While travel insurance for Canada will cover most unforseen costs during your visit, there are some exclusions to watch out for. Be sure to check if the following affect you and whether your policy covers them:
- Pre-existing medical conditions It’s crucial that you declare any pre-existing conditions to a provider when you apply for travel insurance. The provider may then offer you standard cover, offer cover with a higher excess, offer cover with restrictions or refuse to cover the condition. They could even decline your application.
If you compare travel insurance with us, any medical conditions declared will be included in the policies presented to you. Find out more about travel insurance with pre-existing medical conditions.
- Extreme sports The Canadian landscape lends itself to extreme sports, such as ski jumping or mountaineering. Before signing up for an adventure holiday, check if your policy provides adequate cover or arrange specialist insurance, if needed.
- Acts of God Many areas of Canada are prone to flooding from snow melts, and occasional storms have seen widespread damage. If your belongings are damaged as a result, your travel insurance might not pay out.
- Travel to regions that the Foreign and Commonwealth Office (FCO) have advised to avoid There are currently no advisory warnings for travel to Canada, but the FCO does highlight regular snowstorms and a likely risk of terrorism.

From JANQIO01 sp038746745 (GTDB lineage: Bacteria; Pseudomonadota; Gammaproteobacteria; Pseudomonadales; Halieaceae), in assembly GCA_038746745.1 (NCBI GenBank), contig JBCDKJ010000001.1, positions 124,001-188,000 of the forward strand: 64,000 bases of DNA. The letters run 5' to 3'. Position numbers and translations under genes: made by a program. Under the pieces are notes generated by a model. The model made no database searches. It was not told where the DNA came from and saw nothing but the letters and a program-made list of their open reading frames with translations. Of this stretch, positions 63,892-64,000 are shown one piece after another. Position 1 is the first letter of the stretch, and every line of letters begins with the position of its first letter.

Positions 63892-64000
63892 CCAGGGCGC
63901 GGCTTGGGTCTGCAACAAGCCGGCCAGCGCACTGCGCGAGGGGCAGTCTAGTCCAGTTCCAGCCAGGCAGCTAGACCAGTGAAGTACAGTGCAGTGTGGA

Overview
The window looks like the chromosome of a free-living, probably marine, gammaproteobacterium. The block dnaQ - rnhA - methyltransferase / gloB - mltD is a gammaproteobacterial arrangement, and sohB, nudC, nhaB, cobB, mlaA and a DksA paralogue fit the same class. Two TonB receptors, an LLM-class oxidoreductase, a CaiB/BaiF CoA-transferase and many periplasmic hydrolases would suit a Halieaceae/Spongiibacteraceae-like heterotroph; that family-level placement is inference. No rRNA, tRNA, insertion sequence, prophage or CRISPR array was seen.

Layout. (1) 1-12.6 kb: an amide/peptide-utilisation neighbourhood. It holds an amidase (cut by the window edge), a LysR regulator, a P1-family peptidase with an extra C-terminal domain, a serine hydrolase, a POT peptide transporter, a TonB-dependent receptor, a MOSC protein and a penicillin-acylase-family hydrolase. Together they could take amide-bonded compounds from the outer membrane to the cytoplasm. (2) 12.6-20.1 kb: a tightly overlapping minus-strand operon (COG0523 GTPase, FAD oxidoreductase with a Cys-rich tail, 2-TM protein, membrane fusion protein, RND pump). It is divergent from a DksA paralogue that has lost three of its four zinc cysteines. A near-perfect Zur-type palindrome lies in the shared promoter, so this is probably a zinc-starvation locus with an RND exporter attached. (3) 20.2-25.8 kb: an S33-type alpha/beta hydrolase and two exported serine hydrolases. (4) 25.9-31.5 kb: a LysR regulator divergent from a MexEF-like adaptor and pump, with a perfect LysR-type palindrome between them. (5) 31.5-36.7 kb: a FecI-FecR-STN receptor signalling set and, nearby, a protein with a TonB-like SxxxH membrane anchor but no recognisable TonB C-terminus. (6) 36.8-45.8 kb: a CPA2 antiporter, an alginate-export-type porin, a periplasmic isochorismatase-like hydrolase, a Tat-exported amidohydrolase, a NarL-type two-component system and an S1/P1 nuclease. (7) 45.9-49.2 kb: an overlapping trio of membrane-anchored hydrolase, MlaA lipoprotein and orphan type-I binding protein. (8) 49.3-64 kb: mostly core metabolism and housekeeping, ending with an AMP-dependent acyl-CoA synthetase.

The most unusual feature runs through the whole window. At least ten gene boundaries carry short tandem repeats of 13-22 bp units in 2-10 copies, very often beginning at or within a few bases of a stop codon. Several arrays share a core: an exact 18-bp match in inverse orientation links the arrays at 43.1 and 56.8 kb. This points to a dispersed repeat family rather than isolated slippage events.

How much is travel insurance for Canada?
If you’re travelling to Canada from the UK, travel insurance could cost from £38 for a week**. However, the cost of worldwide travel insurance varies, depending on the level of cover you need and the activities you’re planning on doing while you’re away.
**50% of people could achieve a quote of £37.68 for worldwide travel insurance for 1 week based on Compare the Market data in February 2020.
Do I need a visa for Canada?
If you’re a British citizen travelling to Canada, you need to apply online for an Electronic Travel Authorization (eTA). It lasts for five years or until your passport expires and costs $7 to process. Apply at the Government of Canada website.
Any other advice for travelling to Canada?
Here are a few things it’s good to know before you go.
Currency: Canadian dollars ($ or Can$). ATMs are common and most places accept cards.
Language: although the majority of Canadians speak English, Quebec and a few other areas speak French as a first language. Most French-speakers you encounter will be bilingual.
Vaccines: you shouldn’t need any specific vaccines for your trip to Canada, but it may be advisable to get a Tetanus jab or booster, which are usually free on the NHS.
Tipping: like the USA, Canada is a nation of tippers and you’ll be expected to follow suit. Here are some guidelines on tipping in common situations.
- Airport and hotel porters – $2 to $5 per bag
- Bar staff – 10-20% or follow a ‘keep the change’ rule
- Hotel maid service –$2 to $5 per day or a lump sum at the end of your stay
- Waiting staff at restaurants – 15-20% unless a tip has already been added to the bill
- Taxi drivers – between 10-20%
- Parking attendants – $5 to $10 when picking up your car
- Salons – a tip of 15-20% is usual for hair stylists, beauticians and masseurs
Compare Canada travel insurance
At Compare the Market, we can help you find and compare Canada travel insurance that suits your trip. Just start a quote and type in ‘Canada’ when we ask where you’re going.